It’s just over 45 years since The Rocky Horror Show had its premiere in the tiny theatre upstairs at the Royal Court Theatre and now boasts one of the biggest cult followings in musical theatre.
It’s a show where the audience dress as outrageously as the cast, where audience participation is actively encouraged, as much as basques, suspenders and fishnets and everyone knows the songs and dialogue as well as the actors.
The Rocky Horror Show is a mix of material with all the terrors of Transylvania, science fiction and grotesquely Gothic glam-rock song and dance routines all coming together to produce what is now an iconic musical.
Review: Toast - Lawrence Batley Theatre
The story revolves around Brad and Janet, a squeaky-clean couple whose car breaks down in some deep and menacing woods – just how hundreds of horror films start -nearby is a strange house filled with even stranger characters.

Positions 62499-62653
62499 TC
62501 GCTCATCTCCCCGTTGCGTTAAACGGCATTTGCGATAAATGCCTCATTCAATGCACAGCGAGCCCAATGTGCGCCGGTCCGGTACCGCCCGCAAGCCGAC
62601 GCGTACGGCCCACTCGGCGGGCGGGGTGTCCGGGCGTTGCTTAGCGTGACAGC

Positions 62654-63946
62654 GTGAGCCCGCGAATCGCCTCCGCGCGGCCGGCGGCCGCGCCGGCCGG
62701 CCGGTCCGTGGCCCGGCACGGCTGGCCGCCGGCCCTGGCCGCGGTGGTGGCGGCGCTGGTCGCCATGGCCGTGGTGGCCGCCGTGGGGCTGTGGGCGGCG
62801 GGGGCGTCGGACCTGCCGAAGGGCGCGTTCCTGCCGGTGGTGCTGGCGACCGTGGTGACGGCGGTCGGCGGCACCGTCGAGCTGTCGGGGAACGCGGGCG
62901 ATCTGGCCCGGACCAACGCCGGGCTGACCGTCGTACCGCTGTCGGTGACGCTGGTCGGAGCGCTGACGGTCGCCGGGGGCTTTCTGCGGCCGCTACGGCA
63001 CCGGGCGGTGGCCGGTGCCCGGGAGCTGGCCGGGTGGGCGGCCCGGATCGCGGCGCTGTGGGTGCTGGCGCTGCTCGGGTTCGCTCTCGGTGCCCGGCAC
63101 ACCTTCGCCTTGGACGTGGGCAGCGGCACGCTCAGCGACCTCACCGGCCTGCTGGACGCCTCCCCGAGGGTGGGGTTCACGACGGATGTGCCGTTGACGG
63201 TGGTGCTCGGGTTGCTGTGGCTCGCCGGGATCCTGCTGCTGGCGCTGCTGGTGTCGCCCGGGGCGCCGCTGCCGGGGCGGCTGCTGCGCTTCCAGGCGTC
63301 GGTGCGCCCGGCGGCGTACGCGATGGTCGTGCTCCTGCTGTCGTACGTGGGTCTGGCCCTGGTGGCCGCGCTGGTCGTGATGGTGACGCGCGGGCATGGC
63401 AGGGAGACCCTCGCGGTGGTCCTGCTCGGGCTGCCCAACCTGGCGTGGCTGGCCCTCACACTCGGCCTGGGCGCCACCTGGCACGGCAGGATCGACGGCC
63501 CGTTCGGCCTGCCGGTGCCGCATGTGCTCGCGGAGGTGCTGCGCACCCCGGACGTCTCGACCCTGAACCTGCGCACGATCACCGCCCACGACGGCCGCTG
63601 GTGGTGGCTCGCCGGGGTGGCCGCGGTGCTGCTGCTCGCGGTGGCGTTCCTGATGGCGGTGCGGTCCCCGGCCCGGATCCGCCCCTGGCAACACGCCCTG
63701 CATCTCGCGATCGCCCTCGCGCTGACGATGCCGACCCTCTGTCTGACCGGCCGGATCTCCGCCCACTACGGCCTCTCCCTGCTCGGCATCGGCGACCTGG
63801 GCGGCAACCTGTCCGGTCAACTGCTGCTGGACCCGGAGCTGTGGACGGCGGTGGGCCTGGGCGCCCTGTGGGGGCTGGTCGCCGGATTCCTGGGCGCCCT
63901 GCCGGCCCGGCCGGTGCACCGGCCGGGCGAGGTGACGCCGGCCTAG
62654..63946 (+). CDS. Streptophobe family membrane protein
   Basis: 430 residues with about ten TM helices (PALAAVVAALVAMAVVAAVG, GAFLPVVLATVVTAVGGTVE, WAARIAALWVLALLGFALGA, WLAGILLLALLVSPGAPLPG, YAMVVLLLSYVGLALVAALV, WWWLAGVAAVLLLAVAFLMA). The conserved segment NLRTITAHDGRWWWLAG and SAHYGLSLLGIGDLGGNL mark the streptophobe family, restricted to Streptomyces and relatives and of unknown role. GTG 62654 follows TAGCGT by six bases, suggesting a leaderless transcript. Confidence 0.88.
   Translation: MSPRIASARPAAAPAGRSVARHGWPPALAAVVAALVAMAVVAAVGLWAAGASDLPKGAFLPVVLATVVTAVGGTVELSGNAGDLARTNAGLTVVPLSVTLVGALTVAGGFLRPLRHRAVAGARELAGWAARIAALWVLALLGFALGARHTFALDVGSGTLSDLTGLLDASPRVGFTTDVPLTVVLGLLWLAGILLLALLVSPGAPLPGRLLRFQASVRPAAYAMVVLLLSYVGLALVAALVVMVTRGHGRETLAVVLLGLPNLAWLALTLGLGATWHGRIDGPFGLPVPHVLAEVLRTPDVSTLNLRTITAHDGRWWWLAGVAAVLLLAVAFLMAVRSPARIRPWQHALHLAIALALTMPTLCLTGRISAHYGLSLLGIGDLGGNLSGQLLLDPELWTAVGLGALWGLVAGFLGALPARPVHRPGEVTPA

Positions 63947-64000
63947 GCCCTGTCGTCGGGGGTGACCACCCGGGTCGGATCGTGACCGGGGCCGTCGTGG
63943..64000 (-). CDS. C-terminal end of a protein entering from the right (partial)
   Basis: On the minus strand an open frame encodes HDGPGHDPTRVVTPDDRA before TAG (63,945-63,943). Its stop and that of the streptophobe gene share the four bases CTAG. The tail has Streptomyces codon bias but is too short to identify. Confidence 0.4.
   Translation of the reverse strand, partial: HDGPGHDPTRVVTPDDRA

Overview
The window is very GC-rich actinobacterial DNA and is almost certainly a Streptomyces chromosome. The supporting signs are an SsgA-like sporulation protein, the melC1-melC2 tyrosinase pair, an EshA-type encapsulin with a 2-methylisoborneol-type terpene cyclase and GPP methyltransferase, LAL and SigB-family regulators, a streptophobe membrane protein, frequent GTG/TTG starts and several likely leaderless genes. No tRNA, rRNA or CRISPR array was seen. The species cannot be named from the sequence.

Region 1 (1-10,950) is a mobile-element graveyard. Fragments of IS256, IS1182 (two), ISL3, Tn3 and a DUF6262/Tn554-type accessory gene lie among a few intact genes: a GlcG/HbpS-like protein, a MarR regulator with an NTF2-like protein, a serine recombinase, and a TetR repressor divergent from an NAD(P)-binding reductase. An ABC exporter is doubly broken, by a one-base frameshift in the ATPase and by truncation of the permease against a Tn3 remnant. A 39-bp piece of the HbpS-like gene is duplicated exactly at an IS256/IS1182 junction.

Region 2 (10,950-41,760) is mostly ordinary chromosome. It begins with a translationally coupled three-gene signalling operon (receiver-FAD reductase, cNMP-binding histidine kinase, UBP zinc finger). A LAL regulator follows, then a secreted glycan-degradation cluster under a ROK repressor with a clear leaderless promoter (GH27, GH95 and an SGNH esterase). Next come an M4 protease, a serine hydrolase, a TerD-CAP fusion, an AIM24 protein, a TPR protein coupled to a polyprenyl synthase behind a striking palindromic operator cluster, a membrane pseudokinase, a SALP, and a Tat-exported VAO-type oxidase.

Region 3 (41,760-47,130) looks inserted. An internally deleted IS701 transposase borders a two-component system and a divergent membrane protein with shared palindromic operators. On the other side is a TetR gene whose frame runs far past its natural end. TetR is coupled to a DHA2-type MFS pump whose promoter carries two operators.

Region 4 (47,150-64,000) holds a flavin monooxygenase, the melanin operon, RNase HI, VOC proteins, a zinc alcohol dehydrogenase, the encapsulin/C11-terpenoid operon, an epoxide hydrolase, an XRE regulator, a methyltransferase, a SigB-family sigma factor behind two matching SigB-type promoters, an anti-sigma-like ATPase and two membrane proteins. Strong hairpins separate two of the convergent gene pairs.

For Brad and Janet their journey is just about to begin and life will never be the same for them again.
Christopher Luscombe’s new touring production is fresh, fast, seamless and punchier than before and moves at a lightening pace on Hugh Durrant’s skilfully designed cartoon-like
Review: The Tempest
James Darch and Joanne Clifton as Brad and Janet, are the perfect innocent sugary sweet 50s couple who are so gullible it’s just not true!
As transvestite Frank-N-Furter, Duncan James is overtly sexual and pushes the boundaries in a subtle way but sadly he is just not strong enough in his characterisation or his vocals to be convincing.
Tackling the tough job of the Narrator in a delightfully camp way, first cover Kristian Lavercombe pulled out all the stops and gave an amazing performance, controlling the heckling beautifully and having some hilarious repartee with the audience .
The production boasts a small, but talented hard-working cast who excel in their characterisations and negotiate Nathan M Wright’s stunning choreography so easily. Despite its age this show still dispenses a great feel-good factor.
To Aug 24.